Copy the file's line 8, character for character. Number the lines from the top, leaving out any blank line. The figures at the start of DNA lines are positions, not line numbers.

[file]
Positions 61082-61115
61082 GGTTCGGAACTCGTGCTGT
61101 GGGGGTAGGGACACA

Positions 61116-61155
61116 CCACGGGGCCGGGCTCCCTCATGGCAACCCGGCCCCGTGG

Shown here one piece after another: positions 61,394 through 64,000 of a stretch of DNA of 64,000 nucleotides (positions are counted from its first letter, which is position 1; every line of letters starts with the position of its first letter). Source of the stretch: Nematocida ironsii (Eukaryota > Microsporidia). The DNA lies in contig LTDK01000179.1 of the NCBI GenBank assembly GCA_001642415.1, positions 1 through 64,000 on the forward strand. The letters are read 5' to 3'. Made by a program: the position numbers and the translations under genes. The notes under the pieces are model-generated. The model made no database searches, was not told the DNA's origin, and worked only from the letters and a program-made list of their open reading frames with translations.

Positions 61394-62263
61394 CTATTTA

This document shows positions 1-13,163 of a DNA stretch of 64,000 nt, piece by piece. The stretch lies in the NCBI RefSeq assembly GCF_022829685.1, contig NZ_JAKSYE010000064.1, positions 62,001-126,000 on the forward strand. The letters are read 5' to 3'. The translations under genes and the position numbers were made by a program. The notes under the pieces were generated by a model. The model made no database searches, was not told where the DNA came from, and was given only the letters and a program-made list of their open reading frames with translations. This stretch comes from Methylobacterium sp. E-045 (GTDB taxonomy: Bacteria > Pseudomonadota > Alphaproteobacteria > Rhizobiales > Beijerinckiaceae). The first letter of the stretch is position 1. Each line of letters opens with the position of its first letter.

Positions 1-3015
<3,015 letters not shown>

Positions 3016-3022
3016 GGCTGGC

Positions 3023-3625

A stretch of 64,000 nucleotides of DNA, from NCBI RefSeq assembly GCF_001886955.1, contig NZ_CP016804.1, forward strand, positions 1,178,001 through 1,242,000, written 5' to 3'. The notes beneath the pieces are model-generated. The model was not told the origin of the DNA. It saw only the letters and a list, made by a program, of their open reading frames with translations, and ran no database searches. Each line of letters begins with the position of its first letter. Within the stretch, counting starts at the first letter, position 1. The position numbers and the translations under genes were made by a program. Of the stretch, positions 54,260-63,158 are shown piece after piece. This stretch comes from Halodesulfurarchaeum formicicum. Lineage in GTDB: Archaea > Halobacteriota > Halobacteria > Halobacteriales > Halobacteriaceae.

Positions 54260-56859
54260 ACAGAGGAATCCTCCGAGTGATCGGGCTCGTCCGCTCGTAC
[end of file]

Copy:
61394 CTATTTA